Matthew Ross’ inspired, tense debut Frank & Lola wears its influences on its sleeve – De Palma, Polanski, echoes of Eyes Wide Shut. It makes the most of leads Michael Shannon and Imogen “Best Name In Show Business” Poots, both of whom are having banner years with Midnight Special and Green Room, respectively, and upends audience expectations at regular intervals.
Frank & Lola is, unsurprisingly, the story of Frank and Lola. Shannon’s Frank is a chef who cuts his teeth in the cafes of Paris but has been working in less esteemed locales while he saves up funds for his own restaurant. Lola walks into his workplace one evening and is wowed by a fancy omelet. The meet-cute leads to a relationship, and the relationship to the unearthing of some fairly dark secrets about her past.
In one of many smart moves, Ross wastes no time moving from omelet-euphoria to the more shadowy intricacies of their coupling. In fact, the film opens with the lovers already together in bed, circles back around to the meeting, and then into the paranoid narrative that constitutes most of the film. In clever impressionistic touches, Ross overlays later conversations on earlier footage, disorienting us from the start. Frank & Lola sometimes seems like it’s taking place in a memory or a fantasy, a technique that works much better than it might sound.
Like the audience, Frank doesn’t know much about Lola’s past, which is doled out in small, sometimes contradictory fragments. She also spent time in Paris, and the film is decidedly stingy on cluing us into just why, with whom, and to what ends. Ross constructs the narrative such that we inhabit Frank’s increasingly suspicious point of view – a trick that pays off, Vertigo-style, when it becomes clear the film is more interested in the dynamics of male jealousy and obsession than any conventional whodunit focus. By aligning the audience with Frank and denying any sure footing, Ross makes us complicit. Every mystery is, in some sense, a conspiracy in which the viewer plays a part, and Frank & Lola is very intrigued by just how this works.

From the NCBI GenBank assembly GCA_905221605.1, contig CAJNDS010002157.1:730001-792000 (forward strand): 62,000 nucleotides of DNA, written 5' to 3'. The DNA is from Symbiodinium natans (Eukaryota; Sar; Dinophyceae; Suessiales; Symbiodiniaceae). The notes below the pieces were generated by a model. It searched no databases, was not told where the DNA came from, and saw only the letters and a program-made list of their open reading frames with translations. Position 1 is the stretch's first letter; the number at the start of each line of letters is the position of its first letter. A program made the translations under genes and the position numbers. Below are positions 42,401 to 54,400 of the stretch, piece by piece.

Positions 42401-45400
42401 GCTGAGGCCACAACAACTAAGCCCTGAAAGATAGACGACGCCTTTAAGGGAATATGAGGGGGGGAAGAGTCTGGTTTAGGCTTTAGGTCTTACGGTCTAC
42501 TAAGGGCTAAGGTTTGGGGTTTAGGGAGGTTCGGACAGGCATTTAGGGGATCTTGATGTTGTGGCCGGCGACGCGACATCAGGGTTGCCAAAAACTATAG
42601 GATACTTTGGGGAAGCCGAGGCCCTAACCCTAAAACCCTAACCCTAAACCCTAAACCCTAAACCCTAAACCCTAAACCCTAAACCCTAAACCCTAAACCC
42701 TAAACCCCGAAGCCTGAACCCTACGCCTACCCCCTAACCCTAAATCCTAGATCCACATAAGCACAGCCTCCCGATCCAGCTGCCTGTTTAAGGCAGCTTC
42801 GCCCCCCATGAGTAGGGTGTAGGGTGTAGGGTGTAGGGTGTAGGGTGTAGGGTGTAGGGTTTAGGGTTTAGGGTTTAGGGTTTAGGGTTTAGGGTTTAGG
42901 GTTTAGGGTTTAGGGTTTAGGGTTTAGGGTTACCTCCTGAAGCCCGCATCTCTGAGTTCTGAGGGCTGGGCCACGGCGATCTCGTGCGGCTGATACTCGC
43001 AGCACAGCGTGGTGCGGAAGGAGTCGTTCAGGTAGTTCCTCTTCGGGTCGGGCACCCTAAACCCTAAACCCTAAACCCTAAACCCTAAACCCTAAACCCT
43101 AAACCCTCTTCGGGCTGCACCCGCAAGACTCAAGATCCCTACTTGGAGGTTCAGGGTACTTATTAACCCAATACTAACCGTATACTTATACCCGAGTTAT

Given the nature of its script and execution, I wouldn’t dream of giving away Frank & Lola‘s secrets. Suffice to say that Frank winds up tracking down a man (Michael Nyqvist, excellent) who played a nefarious part in Lola’s past – but as soon as the film threatens to enter the globe-trotting revenge space of Taken and its ilk, Ross pulls the rug out yet again. We are, thrillingly, never sure what to believe or anticipate.
Shannon and Poots make an entirely believable couple here, both harboring deep reserves of secrets and rage (though one look at Shannon’s mile-long glower should be enough to assure you of that). Justin Long has a nice turn as the owner of a firm where Lola finds a job, both charming and smarmy, and Nyqvist plays the “is he or isn’t he?” role with the studied menace of a French aristocrat. Not a moment or a look is wasted here.
Frank & Lola might not be for every taste, but if you like tense, psychosexual mindfucks, and if the words “De Palma, Hitchcock, Eyes Wide Shut” do anything for you, this is one you won’t want to miss.